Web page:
The announcement that there wouldn’t be Hajj came in barely 30 days to Arafat. Why did such announcement come late? It is because it was a very hard decision for the Saudi government. It was not in their interest but like I said, they owe it a responsibility to ensure that people are safe. They could have gone ahead to allow foreign pilgrims but they later understood that the disadvantages to allow international pilgrims outweigh the advantages. Apart from oil that they get revenue from, the next is pilgrimage, so Saudi Arabia is most affected by the development. 

I was there for Umrah last month and I can tell you that the economic impact of not allowing foreign pilgrims for hajj is better imagined. Hotels, shops and transportation business were all grounded. Even for the government, they won’t get royalties being paid by pilgrims. They really wanted a way out.

Also, looking at it from another angle, if the Saudi authorities had, for instance, limited the number of pilgrims and gave like five thousand slots to Nigeria, how do we share those slots? We have 36 states including the FCT, private tour operators and Armed Forces. In FCT alone, for instance, we usually get about 2200 slots and we have registered 2700 intending pilgrims already. Probably, they could have given us 200 slots out of the 5000 slots, how do we then go about it? For me, the decision not to allow foreign pilgrims for Hajj this year is better than having just few slots that might not go round.  

What is the economic implication of the ban to Nigeria?
We are the one taking our money there in the first place. So, it is favourable to us because there won’t be capital flight. Usually, Nigeria used to get about 90,000 slots. This development would reserve forex, which is an advantage. 

On another hand, NAHCON and SMPWB have been expending resources since last year towards preparation for the Hajj. We expended resources for the COVID-19 immunisation, training and enlightenment, and even on our pre-hajj tour. We did this because we don’t want to be caught unawares and there is a saying that anyone who fails to plan, plans to fail. All these resources are now wasted.   

NAHCON has said intending pilgrims who request for refund of their Hajj deposits would be granted such? What is your advice to those affected?
Even without the Saudi Arabian government making that decision, intending pilgrims who deposited their money with us are always free to come back and ask for a refund. What they need is just to apply and we will document and give them back. The decision to roll over or seek refund is squarely the decision of the pilgrim.  

Based on this development, what is your projection for the 2022 hajj?
As a Muslim, we will be hopeful and prayerful. However, we should understand that the Saudi officials didn’t just cancel Hajj for foreign pilgrims. They did that due to the ravaging pandemic. One thing that also informed that decision is that some people who went for Umrah returned to their country with other variant of the COVID-19. There is also a gap in the supply of the vaccine, which means many intending pilgrims have not received the vaccine. If by next year, the cause of COVID-19 has reduced or there is an increase in the roll out of vaccine, I am sure the Saudi government won’t have any reason not to allow foreign pilgrims.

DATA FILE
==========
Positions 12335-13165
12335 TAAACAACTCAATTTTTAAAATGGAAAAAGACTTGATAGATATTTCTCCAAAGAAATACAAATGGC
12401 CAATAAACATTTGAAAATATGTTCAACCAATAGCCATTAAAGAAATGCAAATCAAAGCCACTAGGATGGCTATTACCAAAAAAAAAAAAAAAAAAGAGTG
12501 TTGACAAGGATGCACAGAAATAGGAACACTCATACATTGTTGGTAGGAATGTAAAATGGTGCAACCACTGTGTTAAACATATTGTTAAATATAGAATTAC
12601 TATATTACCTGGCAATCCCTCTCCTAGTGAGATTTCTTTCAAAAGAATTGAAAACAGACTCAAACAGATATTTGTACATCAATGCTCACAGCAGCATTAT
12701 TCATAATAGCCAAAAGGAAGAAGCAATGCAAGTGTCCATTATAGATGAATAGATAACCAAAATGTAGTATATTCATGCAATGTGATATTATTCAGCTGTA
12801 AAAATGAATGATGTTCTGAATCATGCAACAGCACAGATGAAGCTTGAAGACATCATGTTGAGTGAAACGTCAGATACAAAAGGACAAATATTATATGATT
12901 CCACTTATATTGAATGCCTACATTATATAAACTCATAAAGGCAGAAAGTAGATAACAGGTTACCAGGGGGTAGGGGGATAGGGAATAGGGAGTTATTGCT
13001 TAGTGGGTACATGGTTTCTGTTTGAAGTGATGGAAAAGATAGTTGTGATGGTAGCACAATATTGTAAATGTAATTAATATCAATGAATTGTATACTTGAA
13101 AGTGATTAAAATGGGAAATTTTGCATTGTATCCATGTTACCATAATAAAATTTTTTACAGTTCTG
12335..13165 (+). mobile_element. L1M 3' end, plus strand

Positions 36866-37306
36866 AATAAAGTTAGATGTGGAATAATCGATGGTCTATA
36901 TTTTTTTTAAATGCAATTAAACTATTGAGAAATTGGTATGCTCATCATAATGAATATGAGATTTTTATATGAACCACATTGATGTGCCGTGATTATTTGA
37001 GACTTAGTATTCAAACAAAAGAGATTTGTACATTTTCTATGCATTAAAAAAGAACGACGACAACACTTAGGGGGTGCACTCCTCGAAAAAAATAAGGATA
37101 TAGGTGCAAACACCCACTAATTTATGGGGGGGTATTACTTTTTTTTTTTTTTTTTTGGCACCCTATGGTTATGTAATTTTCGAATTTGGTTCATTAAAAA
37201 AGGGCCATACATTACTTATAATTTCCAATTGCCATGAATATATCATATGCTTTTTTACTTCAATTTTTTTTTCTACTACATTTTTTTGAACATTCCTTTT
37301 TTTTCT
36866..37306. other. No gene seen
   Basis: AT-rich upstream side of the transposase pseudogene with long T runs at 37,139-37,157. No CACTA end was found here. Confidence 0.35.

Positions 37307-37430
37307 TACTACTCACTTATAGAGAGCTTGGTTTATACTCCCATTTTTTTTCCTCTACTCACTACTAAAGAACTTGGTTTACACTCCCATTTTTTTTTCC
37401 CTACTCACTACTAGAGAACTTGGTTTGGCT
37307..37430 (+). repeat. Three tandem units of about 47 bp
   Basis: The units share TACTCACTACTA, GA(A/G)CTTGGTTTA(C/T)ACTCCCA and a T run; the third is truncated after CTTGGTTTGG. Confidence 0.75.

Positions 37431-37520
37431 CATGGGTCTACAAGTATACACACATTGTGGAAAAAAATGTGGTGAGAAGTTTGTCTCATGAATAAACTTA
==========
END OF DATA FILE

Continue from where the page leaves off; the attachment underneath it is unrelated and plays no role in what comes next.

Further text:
How have intending pilgrims in FCT reacted to the development?
All of them are humans, so it is expected if they feel sad. However, as a true believer, one won’t feel so sad because God makes everything possible and whatever God decides is in the best interest of humanity.  

In addition to this, many of them have been calling us to seek more information. But like I said earlier, they also knew that they are free to collect their deposits anytime they want. Even before the announcement, some of those who paid had come to collect their money while others who do not want to take the vaccine rolled over their payment for next year.

You have not been able to supervise hajj operation since your appointment in 2019. How you feel about this?
I came on board in 2019 just like the NAHCON chairman. Like him, I have not had the opportunity to supervise hajj operation due to the pandemic. However, I thank God, as that is not my doing. If it was something that happened due to my own decision, it would have affected me but this is something that is worldwide. Like I said, it is by the will of Allah and who am I to challenge the will of Allah. 

The Hajj saving scheme has been described as a laudable initiative. What is the level of response in FCT?
Hajj saving scheme is usually for people who do not have enough. It is in place for people who cannot make a one-off payment. We have started enrolling people who want to plan their journey for years. People who can afford one-off payment do not have business with the scheme. The turn up here is fair. However, FCT is not like the state. Most people here are the elites and can afford one-off payment and that is why the impact of the scheme is not really felt here.